Once or twice a year, the kids would be included. This typically involved a summer picnic at an inner-city park. Fathers and their sons rose very early, before sunrise, and with nets, poles, string and lots of raw bait (everything from fresh chicken parts to hot dogs) caravanned to a distant lake to catch “crawdads.” None of these men was a crawfish specialist and so there were no sophisticated traps, lures or fish bait (which experts will tell you is the best), just what we had laying around the house. It was, after all, meant to be more a prehistoric food hunting, gathering and male bonding experience than a National Geographic expedition.
As adolescents, my brother and I learned more practical lessons from our father (if there can be any more practical than pragmatism and patience): how not to shake hands like a wet fish; how to catch and bat and field a ball; how to change a tire or the oil in a car; to be respectful of clergy, the elderly and women, particularly our mothers; to study and work hard. He assured us that we would be rewarded if we followed the golden rule, but simultaneously counseled that it was okay to defend our position if the other person initiated the attack, did first unto us. As to other pastimes found less than entertaining, he left instruction to others or, as with fishing, he provided the basics and allowed us to discover for ourselves through self-application whether or not the activity suited us.
Lining up our poles and lines, squishy, bloody parts impaled, with nothing to illuminate our prey but the dozing moon, the waking sun, we were drilled that not until a gang of crawfish swarmed around the revolting bait were we to lasso them quickly into our nets before they could get away. Shoulder to shoulder, I caught a heady whiff of dad’s Old Spice, made nauseating when mixed with the polluted mud at my feet. But we pressed on, hungry for our fathers’ affirmations of bravery and machismo as they moved to folding lawn chairs around a raging grill fire, leaving us boy lookouts on the lapping shore between them and the dark and terrifying water in front of us.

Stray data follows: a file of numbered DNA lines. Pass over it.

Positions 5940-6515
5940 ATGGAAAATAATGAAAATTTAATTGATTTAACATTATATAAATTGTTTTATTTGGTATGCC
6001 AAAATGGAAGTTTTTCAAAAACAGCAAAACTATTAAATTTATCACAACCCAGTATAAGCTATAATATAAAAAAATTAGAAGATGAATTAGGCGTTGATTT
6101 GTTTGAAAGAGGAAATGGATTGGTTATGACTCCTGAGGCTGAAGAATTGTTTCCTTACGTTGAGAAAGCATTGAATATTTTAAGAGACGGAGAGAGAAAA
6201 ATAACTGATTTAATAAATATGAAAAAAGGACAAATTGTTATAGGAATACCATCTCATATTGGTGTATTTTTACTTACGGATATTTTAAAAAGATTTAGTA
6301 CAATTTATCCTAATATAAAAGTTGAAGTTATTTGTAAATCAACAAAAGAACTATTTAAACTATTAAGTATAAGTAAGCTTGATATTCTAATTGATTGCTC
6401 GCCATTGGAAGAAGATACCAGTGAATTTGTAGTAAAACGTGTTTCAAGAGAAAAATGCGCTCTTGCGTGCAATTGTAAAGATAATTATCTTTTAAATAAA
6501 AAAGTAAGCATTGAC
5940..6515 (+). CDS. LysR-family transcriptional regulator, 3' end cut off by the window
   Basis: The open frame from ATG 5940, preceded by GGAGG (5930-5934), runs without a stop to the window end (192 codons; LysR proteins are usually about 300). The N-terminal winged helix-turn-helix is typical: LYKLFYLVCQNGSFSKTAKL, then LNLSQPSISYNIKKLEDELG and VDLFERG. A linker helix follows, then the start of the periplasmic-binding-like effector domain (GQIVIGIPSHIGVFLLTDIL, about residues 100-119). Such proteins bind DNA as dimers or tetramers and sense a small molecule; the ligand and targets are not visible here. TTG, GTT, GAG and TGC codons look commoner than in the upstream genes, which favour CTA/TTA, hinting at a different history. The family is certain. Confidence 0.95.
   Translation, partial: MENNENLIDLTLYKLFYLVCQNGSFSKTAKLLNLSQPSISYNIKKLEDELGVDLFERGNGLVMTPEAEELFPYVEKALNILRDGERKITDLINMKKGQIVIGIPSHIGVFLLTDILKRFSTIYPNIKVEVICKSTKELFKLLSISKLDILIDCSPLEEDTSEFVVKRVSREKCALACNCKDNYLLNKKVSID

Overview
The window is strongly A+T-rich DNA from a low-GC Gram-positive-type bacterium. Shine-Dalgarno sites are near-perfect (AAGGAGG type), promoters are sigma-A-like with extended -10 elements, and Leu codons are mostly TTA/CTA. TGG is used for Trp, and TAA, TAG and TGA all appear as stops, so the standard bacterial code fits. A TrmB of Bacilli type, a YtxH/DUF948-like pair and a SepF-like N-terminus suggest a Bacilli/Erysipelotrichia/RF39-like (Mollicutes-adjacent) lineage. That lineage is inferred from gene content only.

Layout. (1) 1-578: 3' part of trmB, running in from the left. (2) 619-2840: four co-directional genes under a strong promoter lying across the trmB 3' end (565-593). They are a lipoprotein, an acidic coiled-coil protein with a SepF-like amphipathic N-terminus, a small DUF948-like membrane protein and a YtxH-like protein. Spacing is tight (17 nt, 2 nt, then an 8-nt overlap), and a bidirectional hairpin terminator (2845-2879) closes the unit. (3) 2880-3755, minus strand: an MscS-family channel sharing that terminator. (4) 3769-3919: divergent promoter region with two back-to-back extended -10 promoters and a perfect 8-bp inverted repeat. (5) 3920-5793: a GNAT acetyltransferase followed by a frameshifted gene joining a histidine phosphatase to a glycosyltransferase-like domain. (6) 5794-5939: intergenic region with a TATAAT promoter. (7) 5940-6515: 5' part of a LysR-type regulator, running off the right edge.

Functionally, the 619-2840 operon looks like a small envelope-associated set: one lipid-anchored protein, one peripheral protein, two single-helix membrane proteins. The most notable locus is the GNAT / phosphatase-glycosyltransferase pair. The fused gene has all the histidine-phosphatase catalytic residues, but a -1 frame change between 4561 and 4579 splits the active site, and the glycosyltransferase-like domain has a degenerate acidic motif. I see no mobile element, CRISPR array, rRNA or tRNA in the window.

Releasing them from their stringy prisons, to which many clung desperately, was the tricky part. “Hold ‘em face down by the centers of their bodies,” dad told me. “That way they can’t nip you with their claws.” Still, their walking legs and reticulated tails put up enough of a ruckus that often I dropped them for fear they could do me irreparable harm. Their antennae alone were cause for alarm, fluttering independently of one another as their bulging, beady eyes seemed also to do. Of course, I never got away without several of them dangling from my fingers which they gripped with all their might.
Whenever he got pinched, or injured in any way for that matter, at least around my brother and sister and me, dad would yelp, “Son of a sea cook.” From the heated way he said it, I knew it to be a vulgar curse, his salty but protective way of not using a more toxic word in front of us kids.
Before I was allowed to join my brother and father on crayfish jaunts, I had seen these crustaceans at our table. (We’d come to love shrimp and crab when we could afford them but this was a decidedly different animal; we’d never seen the others with their heads on.) They were beautiful in their way, ruddy and crumpled peacefully in on themselves like a bowl of red spiral seashells. Of course, we, my siblings and I, wouldn’t touch them, let alone eat them. “These are freshwater lobsters,” dad would embroider. “A delicacy.” Mom seemed not to enjoy them as much but lent her enthusiasm to the endeavor.